(BaseballStL) — Kolten Wong said after his walk off homer on July 8 he wasn’t used to being the guy trotting toward the celebration.
“I’m definitely not the kind of guy to hit a home run, but I’m glad it happened to me,” he said after his bomb beat the Pirates that night. “I didn’t know what to do.”
By the end of Thursday night, he’s likely getting accustomed to it.
The Cardinal second baseman had enough power to light a village in the finale with Boston, hammering two balls to right field for two of the five St. Louis runs.
The first came in the fifth off starter Brandon Workman; a 384 foot rope just over the wall to make the game 4-2.
“I hit it to the right spot,” Wong said. “Down the line, it plays pretty fair here. Anything in those gaps or especially center field, it’s tough.”
The second would have left any park in the country, as the quick-swinging lefty hammered a seventh inning pitch 423 feet to right to make the lead 5-2.
“He’s got some pop man, good lord,” said starter Adam Wainwright. “He hit a couple of those balls tonight and really the last couple of weeks he’s shown his power potential. He’s got a lot of juice.”
Wong’s hands are lightning fast in the field, but at the plate, they turn the 5’9 infielder into a home run threat.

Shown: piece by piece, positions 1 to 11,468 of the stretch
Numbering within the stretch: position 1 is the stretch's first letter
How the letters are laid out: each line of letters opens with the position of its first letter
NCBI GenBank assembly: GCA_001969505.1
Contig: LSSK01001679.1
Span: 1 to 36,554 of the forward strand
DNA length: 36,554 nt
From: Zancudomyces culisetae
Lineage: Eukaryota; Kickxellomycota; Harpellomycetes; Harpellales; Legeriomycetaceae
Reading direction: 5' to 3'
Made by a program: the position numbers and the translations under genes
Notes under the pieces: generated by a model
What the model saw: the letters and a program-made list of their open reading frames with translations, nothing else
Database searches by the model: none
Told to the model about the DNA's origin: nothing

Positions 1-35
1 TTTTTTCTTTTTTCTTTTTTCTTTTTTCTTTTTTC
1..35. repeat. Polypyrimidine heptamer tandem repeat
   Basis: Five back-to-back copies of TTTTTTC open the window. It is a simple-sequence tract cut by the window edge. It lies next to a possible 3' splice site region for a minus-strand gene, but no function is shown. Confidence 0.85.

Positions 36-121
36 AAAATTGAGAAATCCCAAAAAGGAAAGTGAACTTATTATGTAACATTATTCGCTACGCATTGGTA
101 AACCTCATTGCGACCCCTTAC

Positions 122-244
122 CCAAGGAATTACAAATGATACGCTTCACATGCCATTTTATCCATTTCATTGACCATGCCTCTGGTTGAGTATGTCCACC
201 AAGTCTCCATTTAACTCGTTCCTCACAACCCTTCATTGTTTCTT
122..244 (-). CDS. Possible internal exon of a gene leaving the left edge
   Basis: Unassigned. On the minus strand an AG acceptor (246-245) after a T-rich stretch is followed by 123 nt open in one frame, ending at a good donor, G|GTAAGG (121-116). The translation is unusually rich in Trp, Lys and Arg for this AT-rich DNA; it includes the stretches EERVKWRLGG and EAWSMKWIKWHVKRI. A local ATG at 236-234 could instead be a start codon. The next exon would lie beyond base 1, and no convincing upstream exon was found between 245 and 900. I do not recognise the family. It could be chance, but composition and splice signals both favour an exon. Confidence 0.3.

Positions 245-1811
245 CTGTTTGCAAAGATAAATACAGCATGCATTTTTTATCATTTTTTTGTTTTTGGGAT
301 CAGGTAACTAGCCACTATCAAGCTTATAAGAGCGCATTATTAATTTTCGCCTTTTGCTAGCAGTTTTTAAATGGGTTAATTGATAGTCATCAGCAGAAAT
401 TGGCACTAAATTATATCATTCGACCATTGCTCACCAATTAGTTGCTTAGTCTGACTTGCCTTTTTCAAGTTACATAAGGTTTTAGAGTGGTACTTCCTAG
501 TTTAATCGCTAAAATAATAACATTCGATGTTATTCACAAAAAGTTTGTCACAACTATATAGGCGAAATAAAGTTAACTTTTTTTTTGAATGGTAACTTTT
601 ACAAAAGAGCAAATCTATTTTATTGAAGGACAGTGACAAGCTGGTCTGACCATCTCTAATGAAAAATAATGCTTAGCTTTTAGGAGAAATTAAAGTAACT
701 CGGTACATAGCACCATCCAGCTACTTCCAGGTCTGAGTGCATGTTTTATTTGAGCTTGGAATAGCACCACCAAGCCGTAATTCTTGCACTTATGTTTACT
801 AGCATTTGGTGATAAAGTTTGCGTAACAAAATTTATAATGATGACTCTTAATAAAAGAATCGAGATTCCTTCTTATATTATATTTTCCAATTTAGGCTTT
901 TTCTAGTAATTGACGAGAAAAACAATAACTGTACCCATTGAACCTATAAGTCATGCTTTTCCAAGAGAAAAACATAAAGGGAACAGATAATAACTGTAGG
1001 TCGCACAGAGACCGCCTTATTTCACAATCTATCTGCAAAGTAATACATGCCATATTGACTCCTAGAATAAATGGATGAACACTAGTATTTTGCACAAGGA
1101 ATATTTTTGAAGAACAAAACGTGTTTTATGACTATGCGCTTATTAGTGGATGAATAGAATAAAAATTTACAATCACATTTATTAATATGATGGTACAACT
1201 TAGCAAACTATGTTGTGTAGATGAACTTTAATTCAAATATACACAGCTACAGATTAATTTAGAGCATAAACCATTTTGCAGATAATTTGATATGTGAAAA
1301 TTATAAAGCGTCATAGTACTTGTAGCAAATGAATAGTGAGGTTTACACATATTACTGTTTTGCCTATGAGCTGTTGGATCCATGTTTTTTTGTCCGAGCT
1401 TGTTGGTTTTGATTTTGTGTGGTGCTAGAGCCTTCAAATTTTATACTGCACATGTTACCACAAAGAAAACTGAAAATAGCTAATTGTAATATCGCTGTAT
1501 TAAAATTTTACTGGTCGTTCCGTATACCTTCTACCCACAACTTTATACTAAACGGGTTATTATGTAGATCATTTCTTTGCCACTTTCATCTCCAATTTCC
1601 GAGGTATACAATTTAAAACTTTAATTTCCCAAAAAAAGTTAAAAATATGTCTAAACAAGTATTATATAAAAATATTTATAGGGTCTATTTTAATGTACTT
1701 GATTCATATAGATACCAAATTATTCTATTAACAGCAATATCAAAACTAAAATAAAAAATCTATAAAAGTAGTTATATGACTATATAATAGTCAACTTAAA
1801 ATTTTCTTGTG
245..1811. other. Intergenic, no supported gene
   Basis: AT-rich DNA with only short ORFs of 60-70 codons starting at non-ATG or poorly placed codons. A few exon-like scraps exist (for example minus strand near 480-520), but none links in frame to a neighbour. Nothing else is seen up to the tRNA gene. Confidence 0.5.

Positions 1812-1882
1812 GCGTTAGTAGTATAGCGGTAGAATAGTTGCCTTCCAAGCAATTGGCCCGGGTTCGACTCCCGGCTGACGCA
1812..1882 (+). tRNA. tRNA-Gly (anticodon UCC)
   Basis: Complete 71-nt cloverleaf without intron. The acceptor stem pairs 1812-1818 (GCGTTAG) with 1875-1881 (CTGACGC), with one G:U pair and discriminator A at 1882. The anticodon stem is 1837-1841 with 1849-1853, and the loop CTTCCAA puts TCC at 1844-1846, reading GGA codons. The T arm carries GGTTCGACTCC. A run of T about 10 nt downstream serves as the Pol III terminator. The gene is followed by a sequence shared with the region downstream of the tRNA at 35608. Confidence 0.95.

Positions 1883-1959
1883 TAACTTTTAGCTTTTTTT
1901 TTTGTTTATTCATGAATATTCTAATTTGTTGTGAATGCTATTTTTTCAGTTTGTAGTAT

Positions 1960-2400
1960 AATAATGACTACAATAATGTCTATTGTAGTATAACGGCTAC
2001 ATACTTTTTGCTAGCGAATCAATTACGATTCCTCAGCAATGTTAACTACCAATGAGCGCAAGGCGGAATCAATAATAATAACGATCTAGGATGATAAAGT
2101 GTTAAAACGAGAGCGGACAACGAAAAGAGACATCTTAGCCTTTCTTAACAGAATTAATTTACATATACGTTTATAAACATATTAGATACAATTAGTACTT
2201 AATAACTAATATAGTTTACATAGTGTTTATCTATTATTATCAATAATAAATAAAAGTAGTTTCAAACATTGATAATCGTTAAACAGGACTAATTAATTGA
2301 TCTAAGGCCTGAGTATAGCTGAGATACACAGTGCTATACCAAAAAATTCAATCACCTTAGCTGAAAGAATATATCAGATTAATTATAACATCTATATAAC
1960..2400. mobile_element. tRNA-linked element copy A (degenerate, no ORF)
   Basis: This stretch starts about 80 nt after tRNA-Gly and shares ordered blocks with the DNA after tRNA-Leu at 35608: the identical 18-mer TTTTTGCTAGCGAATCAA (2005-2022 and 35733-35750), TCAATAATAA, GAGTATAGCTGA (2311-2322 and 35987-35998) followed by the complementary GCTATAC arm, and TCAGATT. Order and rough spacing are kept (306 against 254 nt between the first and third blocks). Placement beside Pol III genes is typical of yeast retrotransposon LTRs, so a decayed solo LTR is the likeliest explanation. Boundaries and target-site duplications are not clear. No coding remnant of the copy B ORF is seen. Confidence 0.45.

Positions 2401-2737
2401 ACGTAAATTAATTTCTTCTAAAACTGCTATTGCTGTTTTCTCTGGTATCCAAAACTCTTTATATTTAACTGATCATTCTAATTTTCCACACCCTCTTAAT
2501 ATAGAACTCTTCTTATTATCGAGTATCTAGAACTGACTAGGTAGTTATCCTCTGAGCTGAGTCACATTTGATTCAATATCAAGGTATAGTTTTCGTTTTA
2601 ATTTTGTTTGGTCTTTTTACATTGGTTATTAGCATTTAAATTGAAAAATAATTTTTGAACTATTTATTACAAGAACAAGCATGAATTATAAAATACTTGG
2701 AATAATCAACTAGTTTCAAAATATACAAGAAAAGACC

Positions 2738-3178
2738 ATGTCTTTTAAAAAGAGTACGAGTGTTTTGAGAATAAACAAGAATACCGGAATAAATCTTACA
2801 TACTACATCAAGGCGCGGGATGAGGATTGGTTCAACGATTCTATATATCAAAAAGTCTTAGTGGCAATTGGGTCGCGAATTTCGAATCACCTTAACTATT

“He’s got really impressive bat speed, always has,” Mike Matheny said after the game. “We talked about that since the day he got here.”
For Wong, the secret to big power has been avoiding the temptation to showcase it. He has focused on making good swings instead of powerful ones and put the idea of home runs out of his head- at least until he’s enjoying them during his trot.
“The biggest thing is not trying to swing super hard. I’ve been telling myself every at bat not to swing too hard,” he said. “If I feel myself swinging hard I’ll step out. I think people think I’m crazy, because I’m talking to myself at home plate.”
“That usually leads to bad things,” Matheny agreed. “I haven’t seen really anybody in this league that goes up there trying to hit home runs and [not seen] a swing fall apart.”
Wong is the first St. Louis second baseman to hit two homers in a game since Tyler Greene did it against Houston in May of 2012, and both came with two outs in the inning.
Last chance production is becoming something of a specialty for Wong, who has 25 two-out RBIs in 2014, and an average of .338 with one out to go.
There’s no secret his success, he says, just simply refusing to give up on any at bat.
“I hate giving away an at bat by swinging at a bad pitch or getting myself out somehow,” he said.
Wong now has nine homers, just three behind Matt Holliday and Matt Adams for second on the team.